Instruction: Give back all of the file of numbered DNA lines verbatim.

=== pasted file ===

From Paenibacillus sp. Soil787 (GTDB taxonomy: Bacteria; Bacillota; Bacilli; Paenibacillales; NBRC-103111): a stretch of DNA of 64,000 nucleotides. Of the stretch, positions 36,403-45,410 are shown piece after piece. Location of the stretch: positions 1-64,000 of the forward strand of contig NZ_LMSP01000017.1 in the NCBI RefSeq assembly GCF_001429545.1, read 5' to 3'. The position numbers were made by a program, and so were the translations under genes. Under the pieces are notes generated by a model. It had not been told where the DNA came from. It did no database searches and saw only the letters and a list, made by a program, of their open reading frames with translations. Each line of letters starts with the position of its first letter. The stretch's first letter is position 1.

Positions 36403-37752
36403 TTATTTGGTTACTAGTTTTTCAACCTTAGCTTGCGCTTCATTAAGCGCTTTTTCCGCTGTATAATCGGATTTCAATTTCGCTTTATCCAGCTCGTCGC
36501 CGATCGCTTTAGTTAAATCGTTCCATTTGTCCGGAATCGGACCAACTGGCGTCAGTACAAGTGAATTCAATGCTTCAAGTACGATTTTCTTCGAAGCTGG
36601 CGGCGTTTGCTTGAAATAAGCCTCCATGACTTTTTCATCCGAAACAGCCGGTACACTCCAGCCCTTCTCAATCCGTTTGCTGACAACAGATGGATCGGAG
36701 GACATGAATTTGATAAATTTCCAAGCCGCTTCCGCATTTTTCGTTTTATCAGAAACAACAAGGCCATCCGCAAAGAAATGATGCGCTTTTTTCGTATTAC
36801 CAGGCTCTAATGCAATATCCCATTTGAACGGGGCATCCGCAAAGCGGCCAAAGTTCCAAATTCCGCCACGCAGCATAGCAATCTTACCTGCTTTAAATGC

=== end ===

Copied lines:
From Paenibacillus sp. Soil787 (GTDB taxonomy: Bacteria; Bacillota; Bacilli; Paenibacillales; NBRC-103111): a stretch of DNA of 64,000 nucleotides. Of the stretch, positions 36,403-45,410 are shown piece after piece. Location of the stretch: positions 1-64,000 of the forward strand of contig NZ_LMSP01000017.1 in the NCBI RefSeq assembly GCF_001429545.1, read 5' to 3'. The position numbers were made by a program, and so were the translations under genes. Under the pieces are notes generated by a model. It had not been told where the DNA came from. It did no database searches and saw only the letters and a list, made by a program, of their open reading frames with translations. Each line of letters starts with the position of its first letter. The stretch's first letter is position 1.

Positions 36403-37752
36403 TTATTTGGTTACTAGTTTTTCAACCTTAGCTTGCGCTTCATTAAGCGCTTTTTCCGCTGTATAATCGGATTTCAATTTCGCTTTATCCAGCTCGTCGC
36501 CGATCGCTTTAGTTAAATCGTTCCATTTGTCCGGAATCGGACCAACTGGCGTCAGTACAAGTGAATTCAATGCTTCAAGTACGATTTTCTTCGAAGCTGG
36601 CGGCGTTTGCTTGAAATAAGCCTCCATGACTTTTTCATCCGAAACAGCCGGTACACTCCAGCCCTTCTCAATCCGTTTGCTGACAACAGATGGATCGGAG
36701 GACATGAATTTGATAAATTTCCAAGCCGCTTCCGCATTTTTCGTTTTATCAGAAACAACAAGGCCATCCGCAAAGAAATGATGCGCTTTTTTCGTATTAC
36801 CAGGCTCTAATGCAATATCCCATTTGAACGGGGCATCCGCAAAGCGGCCAAAGTTCCAAATTCCGCCACGCAGCATAGCAATCTTACCTGCTTTAAATGC